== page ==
Donald Lambro is chief political correspondent for The Washington Times. Donald Lambro's twice-weekly column, which he has written since 1980, appears in newspapers nationwide. One of the most frequently quoted political reporters in Washington, Donald Lambro has interviewed most of the major political leaders of our time and has covered numerous presidential campaigns. Donald Lambro has written widely about the government, the economy and social issues, and won the 1995 Warren Brookes Award for Excellence in Journalism.
Economic analyst and CNBC commentator Lawrence Kudlow has called Donald Lambro "the best political economic reporter in Washington today." Lambro earned a national reputation for his investigations into federal spending programs. The author of five books on government and economics, Donald Lambro wrote Land of Opportunity (Little Brown and Co.), an examination of economic growth and entrepreneurs in the 1980s. His FAT CITY: How Washington Wastes Your Taxes won national acclaim and the attention of President Reagan, who quoted from it during his 1980 presidential campaign and gave copies of the book to every member of his Cabinet.
Donald Lambro hosted and co-wrote the PBS documentaries "Inside The Republican Revolution" and "Star Spangled Spenders" and produced and moderated C-SPAN's "The Washington Times Forum." His commentaries have been heard on AP Radio and NPR, among others. A graduate of Boston University, Donald Lambro began his career as a reporter for The Boston Herald-Traveler and United Press International. His investigative series on federal spending programs, "Watching Washington," was twice nominated for a Pulitzer Prize. Donald Lambro was named the Heritage Foundation's Distinguished Journalism Fellow in 1981.
WASHINGTON - There are lethal reasons why Israeli Prime Minister Benjamin Netanyahu distrusts the two men seeking to forge a nuclear deal with Iran that threatens his country's future survival.
WASHINGTON -- In the days leading up to President Obama's veto of the Keystone XL pipeline, 14 oil tanker railroad cars derailed in West Virginia and exploded in a fiery environmental disaster.
WASHINGTON -- The new Republican Congress is just getting started, and the American people are waiting to see how lawmakers deal with the issues they care about most.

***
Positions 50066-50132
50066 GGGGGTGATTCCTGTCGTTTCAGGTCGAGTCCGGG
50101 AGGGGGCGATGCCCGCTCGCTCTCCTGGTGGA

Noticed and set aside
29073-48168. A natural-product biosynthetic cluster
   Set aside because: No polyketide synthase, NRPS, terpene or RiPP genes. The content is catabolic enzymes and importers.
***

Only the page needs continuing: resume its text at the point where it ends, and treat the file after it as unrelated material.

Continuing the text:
WASHINGTON -- President Obama's administration was coming apart at the seams this week on several domestic and foreign policy fronts that have drawn criticism from his earliest supporters.
WASHINGTON -- The grueling political marathon for the 2016 Republican presidential nomination has begun, with three contenders out in front and everyone else far behind.
President Obama is taking his sweet time deciding if he will respond to Kiev's urgent pleas for help in the face of Russian advances into eastern Ukraine.
For the past six years of the Obama economy, I've been telling readers that the administration has been juggling its job data to make the unemployment rates look much lower than they really are.
WASHINGTON -- President Obama had a bad day at the office this week. His top advisers were leaving him in droves. His fourth nominee to be defense secretary was taking positions that betrayed deep disagreements over national security issues.
WASHINGTON -- President Obama wants Americans to foot the bill for the first $4 trillion budget in U.S. history, which will drive our country ever more deeply into debt.
WASHINGTON -- The crowded race for the Republican 2016 presidential nomination has begun, and it promises to be a massive political assault on Barack Obama's failed presidency.
WASHINGTON - If you're one of the millions of people who can't find a good paying job in the Obama economy, the Democrats sent you a message this week: Get lost.
If you're one of the millions of people who can't find a good-paying job in the Obama economy, the Democrats sent you a message this week: Get lost.
Hillary Clinton talked about job creation this week, raising an issue that has been one of President Obama's biggest economic shortcomings.
WASHINGTON -- No matter what President Obama said about the state of our union Tuesday night, the economy's prognosis is not good.
WASHINGTON -- President Obama has had no better ally on the state of the American economy over the last six years than the nightly network news shows.
WASHINGTON -- It should be painfully clear by now that no one of authority is in charge at the White House, least of all President Obama.
WASHINGTON -- A remark often attributed to 19th-century British Prime Minister Benjamin Disraeli says there are three lies used to support a weak case in government: "lies, damned lies and statistics."
WASHINGTON -- Republicans took control of Congress this week, mindful that their job performance over the next two years is their party's path to the presidency in 2016.
WASHINGTON - Hillary Clinton angrily condemned the bleakest results of Barack Obama's economy in a recent speech, but didn't dare say who was responsible for them.
There is no way to sugarcoat the past year, except to say that, with a rare exceptions, it's been one of our nation's worst in many years.